After living in a string of teeny New York apartments, it’s hard to bring non-practical items into a small space, knowing that you’ll probably have to pack it up and move in the near future. So, I’ve tried to condition myself to only buy souvenirs that I can use in everyday life. Here are some of my go-to items.
When I studied abroad, I bought one of these at a supermarket in almost every city I went to. They only cost a dollar or two, and I still use them when I go grocery shopping. Plus, having canvas bags with writing in Dutch, French, etc. makes me feel cultured AF. This one is similar to the one I bought at Dille & Kamille, one of my favorite stores in Amsterdam.
Die schönste Zeit des Jahres ist angebrochen und das möchten wir gern mit euch feiern. Darum schenken wir euch bei jedem Einkauf ab 25 Euro in unseren Läden und im Onlineshop eine Limited Edition Dille Tasche! Diese Aktion läuft vom 7. bis zum 14. Dezember. Einfach den Code DilleKamille eingeben. Schaut ihr vorbei? #dillekamille
Whether it’s a bottle of sunscreen or locally made lotion you fell in love with, every time you use it, you’ll be instantly transported to the city where you bought it. I can pretty much guarantee this. I was OBSESSED with salt scrub when I went to Key West (our B&B had jars in the bathroom) and I had to buy some to bring back.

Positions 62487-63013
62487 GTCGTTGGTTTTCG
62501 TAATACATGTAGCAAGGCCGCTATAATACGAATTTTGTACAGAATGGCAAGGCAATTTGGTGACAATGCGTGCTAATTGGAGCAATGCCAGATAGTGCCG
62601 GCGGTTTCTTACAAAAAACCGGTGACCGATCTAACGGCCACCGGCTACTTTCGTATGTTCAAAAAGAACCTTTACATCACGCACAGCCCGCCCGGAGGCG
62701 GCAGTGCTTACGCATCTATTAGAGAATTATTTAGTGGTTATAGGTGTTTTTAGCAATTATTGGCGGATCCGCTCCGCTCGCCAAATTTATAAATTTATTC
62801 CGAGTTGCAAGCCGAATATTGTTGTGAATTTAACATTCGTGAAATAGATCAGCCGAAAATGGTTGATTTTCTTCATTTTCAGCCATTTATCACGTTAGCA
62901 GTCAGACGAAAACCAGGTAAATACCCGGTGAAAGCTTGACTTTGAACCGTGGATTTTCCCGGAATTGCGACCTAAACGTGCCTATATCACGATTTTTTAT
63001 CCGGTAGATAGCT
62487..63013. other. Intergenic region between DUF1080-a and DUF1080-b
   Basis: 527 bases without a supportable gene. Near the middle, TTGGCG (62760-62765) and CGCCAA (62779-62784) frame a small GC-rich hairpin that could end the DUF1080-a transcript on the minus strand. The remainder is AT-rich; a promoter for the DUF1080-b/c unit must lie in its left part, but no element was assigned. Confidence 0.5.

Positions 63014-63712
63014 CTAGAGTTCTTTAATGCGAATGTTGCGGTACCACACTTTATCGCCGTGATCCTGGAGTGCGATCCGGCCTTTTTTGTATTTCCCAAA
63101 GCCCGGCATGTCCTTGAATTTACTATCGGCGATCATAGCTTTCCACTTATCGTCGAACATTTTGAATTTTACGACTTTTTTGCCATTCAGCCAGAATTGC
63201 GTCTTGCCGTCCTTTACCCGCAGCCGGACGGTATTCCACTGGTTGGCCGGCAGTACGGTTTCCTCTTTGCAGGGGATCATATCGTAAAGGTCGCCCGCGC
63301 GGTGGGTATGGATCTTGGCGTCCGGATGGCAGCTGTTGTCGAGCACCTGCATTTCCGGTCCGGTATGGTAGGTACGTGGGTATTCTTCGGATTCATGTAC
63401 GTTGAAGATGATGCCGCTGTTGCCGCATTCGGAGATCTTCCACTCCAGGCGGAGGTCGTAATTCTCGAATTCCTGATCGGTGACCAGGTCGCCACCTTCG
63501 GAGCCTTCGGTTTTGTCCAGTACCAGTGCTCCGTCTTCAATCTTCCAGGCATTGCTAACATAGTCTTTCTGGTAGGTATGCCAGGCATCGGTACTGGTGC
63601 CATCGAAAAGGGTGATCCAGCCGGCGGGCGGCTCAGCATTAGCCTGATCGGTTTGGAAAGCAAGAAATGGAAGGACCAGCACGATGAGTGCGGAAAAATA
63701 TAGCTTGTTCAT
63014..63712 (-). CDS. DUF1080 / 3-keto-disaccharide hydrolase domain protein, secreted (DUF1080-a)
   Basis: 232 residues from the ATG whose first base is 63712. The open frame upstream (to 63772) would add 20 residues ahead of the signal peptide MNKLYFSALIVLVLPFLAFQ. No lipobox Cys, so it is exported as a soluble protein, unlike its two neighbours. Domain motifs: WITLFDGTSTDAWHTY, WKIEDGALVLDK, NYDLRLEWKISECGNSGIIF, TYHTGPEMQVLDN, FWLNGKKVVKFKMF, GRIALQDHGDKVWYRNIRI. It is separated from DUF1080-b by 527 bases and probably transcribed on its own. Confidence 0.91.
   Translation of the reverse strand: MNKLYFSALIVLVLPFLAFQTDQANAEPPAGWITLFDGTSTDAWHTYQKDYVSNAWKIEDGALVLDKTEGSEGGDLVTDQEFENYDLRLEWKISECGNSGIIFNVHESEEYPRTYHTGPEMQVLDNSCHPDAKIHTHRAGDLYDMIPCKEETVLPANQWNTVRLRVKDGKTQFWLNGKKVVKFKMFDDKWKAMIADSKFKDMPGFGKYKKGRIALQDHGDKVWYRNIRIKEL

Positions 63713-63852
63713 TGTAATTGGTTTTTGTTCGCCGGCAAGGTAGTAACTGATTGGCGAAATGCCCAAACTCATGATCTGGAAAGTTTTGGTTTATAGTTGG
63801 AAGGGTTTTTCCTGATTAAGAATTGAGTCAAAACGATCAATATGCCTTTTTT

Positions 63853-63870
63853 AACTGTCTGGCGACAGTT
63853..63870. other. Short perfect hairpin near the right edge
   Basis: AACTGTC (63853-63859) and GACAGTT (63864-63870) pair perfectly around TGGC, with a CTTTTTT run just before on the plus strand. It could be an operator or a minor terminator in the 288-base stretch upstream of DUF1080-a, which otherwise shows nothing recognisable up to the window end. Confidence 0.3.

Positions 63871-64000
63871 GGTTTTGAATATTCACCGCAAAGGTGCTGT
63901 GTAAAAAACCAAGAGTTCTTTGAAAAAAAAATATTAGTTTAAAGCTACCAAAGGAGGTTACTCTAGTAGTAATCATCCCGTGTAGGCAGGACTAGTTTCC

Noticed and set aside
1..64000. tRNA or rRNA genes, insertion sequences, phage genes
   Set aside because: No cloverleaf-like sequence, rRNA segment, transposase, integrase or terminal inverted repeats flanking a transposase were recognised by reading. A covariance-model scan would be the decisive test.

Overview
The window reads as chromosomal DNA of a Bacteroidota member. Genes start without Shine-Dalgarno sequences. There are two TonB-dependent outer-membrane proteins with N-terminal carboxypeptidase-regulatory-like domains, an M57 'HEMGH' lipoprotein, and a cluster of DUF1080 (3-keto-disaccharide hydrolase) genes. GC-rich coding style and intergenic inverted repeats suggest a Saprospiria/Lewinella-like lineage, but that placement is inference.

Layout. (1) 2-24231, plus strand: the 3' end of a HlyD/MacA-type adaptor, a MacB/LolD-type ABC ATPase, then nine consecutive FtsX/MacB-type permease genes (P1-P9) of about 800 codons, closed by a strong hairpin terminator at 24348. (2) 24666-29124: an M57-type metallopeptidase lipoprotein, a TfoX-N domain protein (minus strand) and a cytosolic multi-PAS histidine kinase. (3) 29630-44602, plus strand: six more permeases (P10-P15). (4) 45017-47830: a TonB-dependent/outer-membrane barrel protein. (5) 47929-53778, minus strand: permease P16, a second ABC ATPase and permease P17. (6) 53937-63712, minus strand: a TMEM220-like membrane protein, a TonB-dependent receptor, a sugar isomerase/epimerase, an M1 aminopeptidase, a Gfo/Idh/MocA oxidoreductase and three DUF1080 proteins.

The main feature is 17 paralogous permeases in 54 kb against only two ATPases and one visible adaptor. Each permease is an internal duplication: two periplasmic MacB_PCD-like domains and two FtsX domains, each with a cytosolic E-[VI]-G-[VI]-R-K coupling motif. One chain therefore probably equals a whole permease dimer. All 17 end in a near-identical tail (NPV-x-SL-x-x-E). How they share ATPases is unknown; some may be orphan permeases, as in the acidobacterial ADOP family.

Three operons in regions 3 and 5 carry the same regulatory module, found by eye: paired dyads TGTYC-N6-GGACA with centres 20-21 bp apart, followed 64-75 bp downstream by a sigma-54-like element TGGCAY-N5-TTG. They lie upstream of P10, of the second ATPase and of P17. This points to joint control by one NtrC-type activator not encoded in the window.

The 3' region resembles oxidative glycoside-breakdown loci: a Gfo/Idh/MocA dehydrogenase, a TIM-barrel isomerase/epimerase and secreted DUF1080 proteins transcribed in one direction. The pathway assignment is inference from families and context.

One of my souvenirs from my recent trip to Savannah was a small candle, scented “magic, mystery, and Spanish moss.” It was tiny enough to stash in my purse since I didn’t check a bag, and whenever I light it, I’m reminded of the Spanish moss-draped streets of this sweet Southern city.
When I was in Spain this past summer, I didn’t have time to do a ton of shopping – and space in my suitcase was pretty limited. I bought a canvas bag in Barcelona per my reusable shopping bag rule, and also a small tin of olive oil. Budget-friendly and TSA-approved. And once I use it all, I can turn the tin into a fridge magnet or use it as a miniature flower vase.
#Granada es uno de los destinos culturales más importantes del mundo debido a sus espectaculares monumentos. Además, es la ciudad de donde proceden los productos #OMed. ¿Te animas a visitarnos? Granada is one of the most important cultural destinations of the world due to its amazing monuments. Besides, it's the city where Omed products come from. Do you fancy visiting us? #AceitedeOliva #Aceitedeolivavirgenextra #Oliveoil #Extravirginoliveoil #Omedoil #Spain #Andalucía #Andalusia